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News > Latin America

Guatemala: Head of Disaster Agency Faces Calls to Resign After Fuego Eruption

  • Soldiers search for remains at an area affected by the eruption of El Fuego volcano in Guatemala.

    Soldiers search for remains at an area affected by the eruption of El Fuego volcano in Guatemala. | Photo: Reuters

Published 7 June 2018

At least 99 people were killed and almost 200 more remain unaccounted for, due to the eruption of El Fuego volcano.

Opposition politicians in Guatemala are calling on Sergio Cabanas, the national coordinator for the Disaster Reduction agency, or Conred, to step down accusing him of failing to heed early warnings about a possible eruption at the Fuego volcano ahead of Sunday's disaster.

99 Dead As Rescuers Search For Guatemala Fire Volcano Survivors

The politicians are questioning whether or not the evacuation order was relayed to persons living in the surrounding area clearly, and with adequate warning, before the deadly eruption.

Mario Taracena, a senior opposition lawmaker, said a probe should be initiated to determine if the government of Jimmy Morales was criminally negligent in its lack of response to the warnings.

"I'm telling you this as a human being: Quit," Taracena said, in a video posted to his Twitter account. "You are not someone who is capable for this job." 

Cabanas and other officials have said there wasn't sufficient information from Guatemala's National Seismological Volcanic and Meteorological Institute beforehand to issue an evacuation warning.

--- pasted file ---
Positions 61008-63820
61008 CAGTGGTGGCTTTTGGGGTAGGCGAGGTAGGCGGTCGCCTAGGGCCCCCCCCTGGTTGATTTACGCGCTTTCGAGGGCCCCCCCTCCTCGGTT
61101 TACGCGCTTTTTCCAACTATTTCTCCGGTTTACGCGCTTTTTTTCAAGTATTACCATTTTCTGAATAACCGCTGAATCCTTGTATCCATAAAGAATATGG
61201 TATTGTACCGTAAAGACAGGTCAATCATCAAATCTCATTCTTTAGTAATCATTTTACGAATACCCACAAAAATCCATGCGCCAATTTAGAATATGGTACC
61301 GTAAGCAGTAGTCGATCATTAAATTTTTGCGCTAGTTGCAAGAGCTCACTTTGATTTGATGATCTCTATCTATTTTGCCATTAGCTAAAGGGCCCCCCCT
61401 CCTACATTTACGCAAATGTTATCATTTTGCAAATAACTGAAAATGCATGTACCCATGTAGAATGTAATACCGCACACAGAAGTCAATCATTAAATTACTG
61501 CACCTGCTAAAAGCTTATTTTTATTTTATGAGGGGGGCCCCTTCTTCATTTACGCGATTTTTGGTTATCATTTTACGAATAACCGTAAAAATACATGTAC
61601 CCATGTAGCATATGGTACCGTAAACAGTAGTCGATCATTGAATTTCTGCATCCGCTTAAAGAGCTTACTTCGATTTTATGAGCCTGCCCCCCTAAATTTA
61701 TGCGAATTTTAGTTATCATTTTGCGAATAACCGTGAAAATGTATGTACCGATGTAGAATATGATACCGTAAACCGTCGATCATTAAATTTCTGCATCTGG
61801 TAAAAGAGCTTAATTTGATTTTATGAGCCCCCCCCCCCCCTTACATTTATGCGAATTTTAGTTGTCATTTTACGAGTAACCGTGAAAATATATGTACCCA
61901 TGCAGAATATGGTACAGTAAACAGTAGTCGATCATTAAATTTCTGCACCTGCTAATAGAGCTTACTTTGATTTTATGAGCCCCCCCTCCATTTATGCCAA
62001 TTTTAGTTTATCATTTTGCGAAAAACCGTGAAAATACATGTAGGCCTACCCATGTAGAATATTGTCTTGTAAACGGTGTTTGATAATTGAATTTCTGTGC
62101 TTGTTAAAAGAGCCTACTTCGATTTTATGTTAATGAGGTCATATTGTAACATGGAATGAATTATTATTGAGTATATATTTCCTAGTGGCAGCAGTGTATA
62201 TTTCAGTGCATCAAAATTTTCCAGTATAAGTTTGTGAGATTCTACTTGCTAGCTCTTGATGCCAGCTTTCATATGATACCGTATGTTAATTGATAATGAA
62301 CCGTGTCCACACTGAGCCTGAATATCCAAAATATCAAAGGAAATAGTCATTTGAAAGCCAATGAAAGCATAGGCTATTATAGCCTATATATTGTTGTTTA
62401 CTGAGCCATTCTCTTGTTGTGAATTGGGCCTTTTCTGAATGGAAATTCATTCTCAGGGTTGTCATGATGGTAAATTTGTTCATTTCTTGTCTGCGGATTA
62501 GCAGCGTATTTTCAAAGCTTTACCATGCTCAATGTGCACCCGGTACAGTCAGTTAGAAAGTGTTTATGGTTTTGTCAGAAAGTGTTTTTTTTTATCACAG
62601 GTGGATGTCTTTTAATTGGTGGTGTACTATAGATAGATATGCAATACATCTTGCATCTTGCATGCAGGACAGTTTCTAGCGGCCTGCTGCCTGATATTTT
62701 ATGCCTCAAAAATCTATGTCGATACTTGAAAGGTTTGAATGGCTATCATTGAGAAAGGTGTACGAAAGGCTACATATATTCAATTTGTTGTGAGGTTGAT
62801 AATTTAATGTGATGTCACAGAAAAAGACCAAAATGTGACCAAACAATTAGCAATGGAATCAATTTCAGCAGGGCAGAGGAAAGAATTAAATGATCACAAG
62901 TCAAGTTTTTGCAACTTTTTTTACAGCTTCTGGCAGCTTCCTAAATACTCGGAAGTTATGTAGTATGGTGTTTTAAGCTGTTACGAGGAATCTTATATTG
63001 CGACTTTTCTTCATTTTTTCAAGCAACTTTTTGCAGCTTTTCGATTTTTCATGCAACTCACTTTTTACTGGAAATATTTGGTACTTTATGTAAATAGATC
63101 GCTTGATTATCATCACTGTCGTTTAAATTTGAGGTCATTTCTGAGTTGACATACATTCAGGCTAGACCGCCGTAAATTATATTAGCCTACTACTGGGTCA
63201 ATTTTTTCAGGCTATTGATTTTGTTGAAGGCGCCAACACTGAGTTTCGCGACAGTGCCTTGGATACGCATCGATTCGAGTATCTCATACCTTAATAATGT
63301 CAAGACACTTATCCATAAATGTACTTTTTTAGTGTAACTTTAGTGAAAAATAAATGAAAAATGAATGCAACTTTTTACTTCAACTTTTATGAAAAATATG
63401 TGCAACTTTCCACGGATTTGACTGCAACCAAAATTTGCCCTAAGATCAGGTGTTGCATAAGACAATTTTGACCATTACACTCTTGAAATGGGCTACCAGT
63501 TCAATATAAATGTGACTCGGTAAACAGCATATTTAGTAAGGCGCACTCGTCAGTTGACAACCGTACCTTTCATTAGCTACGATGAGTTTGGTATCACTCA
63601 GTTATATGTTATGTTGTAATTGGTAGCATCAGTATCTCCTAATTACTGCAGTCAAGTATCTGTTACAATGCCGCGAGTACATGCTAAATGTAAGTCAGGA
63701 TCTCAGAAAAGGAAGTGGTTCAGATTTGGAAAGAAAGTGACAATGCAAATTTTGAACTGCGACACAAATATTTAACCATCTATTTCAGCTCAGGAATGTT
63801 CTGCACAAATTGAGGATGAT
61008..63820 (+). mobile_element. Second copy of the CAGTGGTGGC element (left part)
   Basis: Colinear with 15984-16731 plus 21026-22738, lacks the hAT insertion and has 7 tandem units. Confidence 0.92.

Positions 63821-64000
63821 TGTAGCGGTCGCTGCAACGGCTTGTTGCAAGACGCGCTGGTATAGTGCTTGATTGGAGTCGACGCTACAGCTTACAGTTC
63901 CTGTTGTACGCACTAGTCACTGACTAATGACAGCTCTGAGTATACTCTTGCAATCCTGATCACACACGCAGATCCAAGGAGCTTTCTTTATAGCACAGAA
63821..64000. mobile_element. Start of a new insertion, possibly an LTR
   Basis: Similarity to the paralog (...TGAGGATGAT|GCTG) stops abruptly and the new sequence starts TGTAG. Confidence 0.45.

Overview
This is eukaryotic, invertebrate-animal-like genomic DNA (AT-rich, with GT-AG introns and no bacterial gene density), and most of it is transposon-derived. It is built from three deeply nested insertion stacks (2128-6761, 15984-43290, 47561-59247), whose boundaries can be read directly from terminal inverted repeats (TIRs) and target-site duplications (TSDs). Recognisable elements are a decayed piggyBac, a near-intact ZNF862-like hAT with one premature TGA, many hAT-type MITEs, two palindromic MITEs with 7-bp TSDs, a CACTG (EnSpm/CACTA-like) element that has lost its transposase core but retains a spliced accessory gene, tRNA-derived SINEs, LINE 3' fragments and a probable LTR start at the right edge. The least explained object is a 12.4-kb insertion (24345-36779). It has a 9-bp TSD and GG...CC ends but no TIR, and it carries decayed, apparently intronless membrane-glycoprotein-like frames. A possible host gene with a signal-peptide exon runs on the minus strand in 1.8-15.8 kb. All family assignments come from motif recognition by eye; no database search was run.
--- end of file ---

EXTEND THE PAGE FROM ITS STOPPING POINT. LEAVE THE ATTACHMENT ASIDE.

At least 99 people were killed, and almost 200 more remain unaccounted for, according to officials.

Concepcion Hernandez, an 88-year-old survivor, who appeared covered in mud and ash in a video posted on social networks, died in the early hours of Wednesday, according to local media.

Rescue brigades continue to search for victims amid the tons of ash and sand after Fuego's eruption, the most powerful in more than four decades.

Hot ash and the threat of a new eruption has complicated the rescue efforts.

"We can only work in places where we can stand on the roofs of houses because there is an area higher up that we can not reach, we tried, but we had to walk on wooden boards," said 25-year-old relief worker Diego Lorenzana.

As of Wednesday, only 25 bodies had been recovered and identified.

"It costs us a lot to identify them because some of the deceased lost their features or fingerprints (due to the lava and ash)," Fanuel Garcia, the director of the National Institute of Forensic Science said. "We will have to resort to other anthropological methods and if it is possible to take DNA samples to identify them.”

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